The Best-Laid Plans

When I was a teenager, I learned to drive by practicing on my family’s Volkswagen Beetle, which had a stick shift.  As anyone who has driven a car with a stick shift knows, when you don’t shift properly, the car only moves forward in a jerky series of starts and stops, and sometimes just stalls out.  It was hard to get the knack of releasing the clutch and stepping on the gas in just the right way so that the car shifted smoothly into the next gear.  I figured it out eventually, but are times in my life when I feel as if I’m still in that little car, struggling to shift gears in a way that doesn’t jerk me all over the road.  This is one of those times.

A few weeks ago, we put my mother on a waiting list for a retirement community.   It was time for her to have a smaller living space to manage and more opportunities for socialization and activities, while still remaining independent.  The community she chose will provide all that, and once the decision had been made, we were eager to move ahead.  Unfortunately, we were told it could be a year before an apartment actually became available, so I reluctantly “shifted gears” and resigned myself to a long wait.  I even decided that the waiting was a good thing, since it would give Mom plenty of time to figure out what she wanted to take with her and to distribute the stuff she no longer needed.

Last week, I was organizing my paperwork when I noticed that I hadn’t put my cell phone number on the retirement community’s contact sheet.  I called the housing director to let her know, and after listening to me ramble a while, she said, “So I’m guessing you didn’t get my message yesterday?  The one that said the apartment you looked at is available now?”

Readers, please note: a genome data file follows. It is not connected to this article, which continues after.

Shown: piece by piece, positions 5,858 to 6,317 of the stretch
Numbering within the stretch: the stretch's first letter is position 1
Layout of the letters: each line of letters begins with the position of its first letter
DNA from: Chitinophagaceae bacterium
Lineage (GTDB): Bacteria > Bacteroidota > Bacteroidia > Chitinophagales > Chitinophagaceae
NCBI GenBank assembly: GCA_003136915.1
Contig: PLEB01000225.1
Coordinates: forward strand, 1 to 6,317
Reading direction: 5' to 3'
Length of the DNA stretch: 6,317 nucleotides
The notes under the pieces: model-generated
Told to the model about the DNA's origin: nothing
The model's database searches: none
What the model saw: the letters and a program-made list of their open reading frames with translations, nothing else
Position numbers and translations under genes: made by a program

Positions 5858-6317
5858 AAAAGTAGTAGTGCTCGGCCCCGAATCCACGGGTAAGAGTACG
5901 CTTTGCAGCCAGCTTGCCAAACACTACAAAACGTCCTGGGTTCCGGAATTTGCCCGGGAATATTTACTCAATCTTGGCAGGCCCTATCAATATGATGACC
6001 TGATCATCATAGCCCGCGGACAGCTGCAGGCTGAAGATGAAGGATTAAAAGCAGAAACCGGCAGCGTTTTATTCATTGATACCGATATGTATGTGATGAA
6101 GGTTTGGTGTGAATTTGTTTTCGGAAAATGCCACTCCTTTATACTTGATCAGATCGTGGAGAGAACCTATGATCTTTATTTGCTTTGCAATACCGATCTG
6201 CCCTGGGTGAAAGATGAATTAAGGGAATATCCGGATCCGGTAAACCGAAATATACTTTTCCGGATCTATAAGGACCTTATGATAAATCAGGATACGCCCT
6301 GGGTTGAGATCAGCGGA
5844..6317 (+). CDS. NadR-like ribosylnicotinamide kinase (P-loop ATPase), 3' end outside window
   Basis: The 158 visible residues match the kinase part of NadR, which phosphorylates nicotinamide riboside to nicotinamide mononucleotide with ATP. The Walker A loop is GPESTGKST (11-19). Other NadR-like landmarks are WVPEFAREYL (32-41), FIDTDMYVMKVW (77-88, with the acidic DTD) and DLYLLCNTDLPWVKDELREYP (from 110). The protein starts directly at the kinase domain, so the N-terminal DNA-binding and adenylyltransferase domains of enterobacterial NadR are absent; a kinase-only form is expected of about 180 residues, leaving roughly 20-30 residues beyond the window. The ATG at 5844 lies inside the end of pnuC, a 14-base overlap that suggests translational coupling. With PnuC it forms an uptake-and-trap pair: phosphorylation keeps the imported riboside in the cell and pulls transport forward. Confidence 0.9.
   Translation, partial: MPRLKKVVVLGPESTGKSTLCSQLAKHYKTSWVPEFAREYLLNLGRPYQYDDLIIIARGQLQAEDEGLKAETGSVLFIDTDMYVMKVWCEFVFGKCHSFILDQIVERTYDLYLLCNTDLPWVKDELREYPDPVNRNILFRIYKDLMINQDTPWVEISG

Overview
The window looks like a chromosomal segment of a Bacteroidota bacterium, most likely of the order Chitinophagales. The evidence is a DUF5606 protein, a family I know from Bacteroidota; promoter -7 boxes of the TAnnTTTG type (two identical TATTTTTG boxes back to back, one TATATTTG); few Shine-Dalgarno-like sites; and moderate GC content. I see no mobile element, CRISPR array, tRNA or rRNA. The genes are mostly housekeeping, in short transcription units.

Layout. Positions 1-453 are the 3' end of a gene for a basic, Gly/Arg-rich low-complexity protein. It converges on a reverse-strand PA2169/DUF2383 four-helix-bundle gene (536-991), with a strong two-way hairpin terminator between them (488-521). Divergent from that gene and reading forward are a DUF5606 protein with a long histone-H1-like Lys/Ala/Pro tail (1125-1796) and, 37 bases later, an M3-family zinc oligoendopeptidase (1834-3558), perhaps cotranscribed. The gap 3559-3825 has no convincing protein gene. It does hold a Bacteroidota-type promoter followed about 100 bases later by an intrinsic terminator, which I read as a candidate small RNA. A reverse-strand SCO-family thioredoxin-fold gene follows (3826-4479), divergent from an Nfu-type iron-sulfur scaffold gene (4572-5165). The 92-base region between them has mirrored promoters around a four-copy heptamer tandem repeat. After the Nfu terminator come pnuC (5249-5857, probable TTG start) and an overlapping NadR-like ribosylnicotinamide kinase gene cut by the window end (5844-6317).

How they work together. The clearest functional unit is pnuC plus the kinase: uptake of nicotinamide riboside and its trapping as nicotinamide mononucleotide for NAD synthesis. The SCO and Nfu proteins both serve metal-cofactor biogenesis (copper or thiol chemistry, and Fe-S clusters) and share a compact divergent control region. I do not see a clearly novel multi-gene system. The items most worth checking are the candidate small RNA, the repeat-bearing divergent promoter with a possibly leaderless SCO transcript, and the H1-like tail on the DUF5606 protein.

C1bn%xHURyKz0aRtXD8CmQI was stunned.  The apartment we looked at was bright and airy, had an extra closet, and a balcony that overlooked the garden.  We all loved it, but were told that balcony apartments could take as much as two years to get, so Mom knew that the apartment she was going to get most likely wouldn’t have the balcony or extra closet.   And yet that exact apartment was now available immediately.  Mom was thrilled, and so were we, but it meant “changing gears” again as we prepare for a move in the very near future.

The last post I wrote about my mom’s upcoming move to a retirement home was all about patience, which is an area where I come up just a tad short.  And patience truly is a virtue that I’m working hard to acquire.  But sometimes life calls for other strengths, such as the ability to “go with the flow,” to move quickly when needed, and to seize an opportunity when it comes our way.

I’m not sure if I’ll ever learn to “shift gears” to adapt to the changes in my life nearly as well as I learned to shift gears in an actual car, but that’s okay.  I may be moving forward in a series of starts and stops, but I still get where I need to be.  And that’s all that really matters anyway…..

Getting To Know You

All relationships have to go through a period of adjustment.  Sort of like the first year of my marriage, when I discovered that my husband not only snored in his sleep, but also had a habit of sleepwalking around the apartment in the middle of the night.  (I woke up to find him fast asleep under the dining room table more than once.)  Or when he realized that the number of meals I actually knew how to cook was rather limited, and had to tell me that even though he loved my beef stroganoff, he’d rather not have it for dinner three nights a week.  Learning to live with someone new always brings a few surprises.

fullsizeoutput_4ff5So it’s probably only natural that I’m still learning a few things about our new dog, Finn.  He’s a Patterdale Terrier mix, and like most terriers, he’s very loving, energetic and determined.  But I’m still waiting to see some sign of the usual terrier intelligence.  He’s not stupid, but if he was human, he’d be a solid “C” student, even with his very best effort.

I have a mental image of my little dog sitting at a school desk,  muttering to himself while working on his math assignment:  “Two plus two?  Okay, that must be four.  Yeah, four.  Now for two plus three.  That’s got to be six.  But what about two plus four?  What could that be?  This is so hard!  Is it time for recess yet?”